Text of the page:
“The 1987 opening of the National Catholic Center for Holocaust Education (NCCHE) at Seton Hill University was marked by the planting and dedication of the Peace Tree on the campus, a symbolic presence of the work being done by the Center. As it grew, so did the work of educating about the Holocaust. However, in 2006 the Peace Tree was severely damaged by lightning, and subsequently removed. This unfortunate incident gave rise to The Question Mark/er Project, an ongoing effort at Seton Hill to integrate the arts, history, current events and the study of genocide in an interdisciplinary manner, and to again symbolize the presence of the NCCHE on Seton Hill’s campus.”

- Carol R. Brode, “The Question Mark/er Project: A Case Study” in Learn. Teach. Prevent: Holocaust Education in the 21st Century edited by Carol Rittner, R.S.M. Published by Seton Hill University, 2010.

Phase One

Art Faculty Carol Brode and Pati Beachley along with Artist and then NCCHE Advisory Board Member Diane Samuels, who created a Holocaust memorial in Grafeneck, Germany, discussed creating a new memorial on campus, as “a way to make history visible.” But, they also wanted to “promote discussion about history, the present, an individual’s role in shaping the present and the future.” The result was The Question Mark/er Project.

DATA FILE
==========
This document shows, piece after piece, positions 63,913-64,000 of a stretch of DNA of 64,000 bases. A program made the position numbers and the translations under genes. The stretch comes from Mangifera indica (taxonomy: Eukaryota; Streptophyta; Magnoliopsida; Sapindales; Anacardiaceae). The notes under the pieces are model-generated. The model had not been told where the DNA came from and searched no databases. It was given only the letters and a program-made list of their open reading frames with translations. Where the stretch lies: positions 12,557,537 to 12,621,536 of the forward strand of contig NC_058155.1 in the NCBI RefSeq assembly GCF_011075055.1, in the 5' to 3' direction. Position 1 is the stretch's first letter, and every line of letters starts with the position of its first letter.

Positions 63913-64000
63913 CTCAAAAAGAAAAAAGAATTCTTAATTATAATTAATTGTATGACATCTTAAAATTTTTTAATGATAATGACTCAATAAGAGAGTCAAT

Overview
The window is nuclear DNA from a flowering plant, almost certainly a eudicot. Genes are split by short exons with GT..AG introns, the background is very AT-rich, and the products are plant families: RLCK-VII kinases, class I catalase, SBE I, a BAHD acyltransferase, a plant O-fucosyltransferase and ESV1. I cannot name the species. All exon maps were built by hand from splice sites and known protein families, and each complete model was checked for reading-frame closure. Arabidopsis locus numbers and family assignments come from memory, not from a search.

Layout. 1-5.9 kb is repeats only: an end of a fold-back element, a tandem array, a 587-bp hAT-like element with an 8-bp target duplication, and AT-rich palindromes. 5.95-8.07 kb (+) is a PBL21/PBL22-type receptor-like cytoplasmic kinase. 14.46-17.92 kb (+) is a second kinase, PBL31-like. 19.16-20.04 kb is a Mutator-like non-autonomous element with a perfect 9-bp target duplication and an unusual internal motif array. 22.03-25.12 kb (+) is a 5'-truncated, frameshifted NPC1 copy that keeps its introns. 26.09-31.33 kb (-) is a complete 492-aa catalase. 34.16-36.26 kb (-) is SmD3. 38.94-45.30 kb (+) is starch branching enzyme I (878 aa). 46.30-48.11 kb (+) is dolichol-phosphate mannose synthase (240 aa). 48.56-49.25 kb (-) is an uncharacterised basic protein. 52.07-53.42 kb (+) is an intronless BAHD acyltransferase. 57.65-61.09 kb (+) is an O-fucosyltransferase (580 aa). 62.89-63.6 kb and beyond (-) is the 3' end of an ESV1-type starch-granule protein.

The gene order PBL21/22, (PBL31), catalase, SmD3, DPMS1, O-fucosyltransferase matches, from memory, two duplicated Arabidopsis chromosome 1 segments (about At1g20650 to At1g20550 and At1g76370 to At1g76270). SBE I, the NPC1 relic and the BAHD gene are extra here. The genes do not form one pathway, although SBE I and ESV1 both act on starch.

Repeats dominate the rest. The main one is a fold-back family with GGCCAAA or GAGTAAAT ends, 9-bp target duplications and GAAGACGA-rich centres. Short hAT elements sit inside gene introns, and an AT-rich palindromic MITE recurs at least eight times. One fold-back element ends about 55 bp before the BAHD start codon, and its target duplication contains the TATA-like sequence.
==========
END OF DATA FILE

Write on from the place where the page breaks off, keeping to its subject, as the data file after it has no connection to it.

In spring 2009, NCCHE interns conducted brief presentations in several classes and collected questions about the Holocaust and genocide. Later that spring, Pati Beachley’s Advanced 3D Media Class created the interactive Typewriter Exhibit in response to the question “What is the Role of Good People in Difficult Times?” (See image above.)

Phase Two

In 2010, Carol Brode created Phase Two of the project in response to the question “Will you speak if your voice is in the minority?” Her project consisted of a garden and etched glass panel installed outside the university’s Lynch Hall.

Phase Three

Four students in Sister Mary Kay Neff’s Graphic Design Class created Phase III as a series of banners in spring, 2012. The banners respond to these four questions: “Why do we love silently but hate openly?”—“What will it take for us to accept others despite our differences?”—“How can we build a better world?”—“How can we nourish altruism and caring in ourselves and others?” The banners won first prize for graphic design in Seton Hill’s Fall 2012 Student Show in Harlan Gallery and were displayed during The Ethel LeFrak Holocaust Education Conference, October 21-23.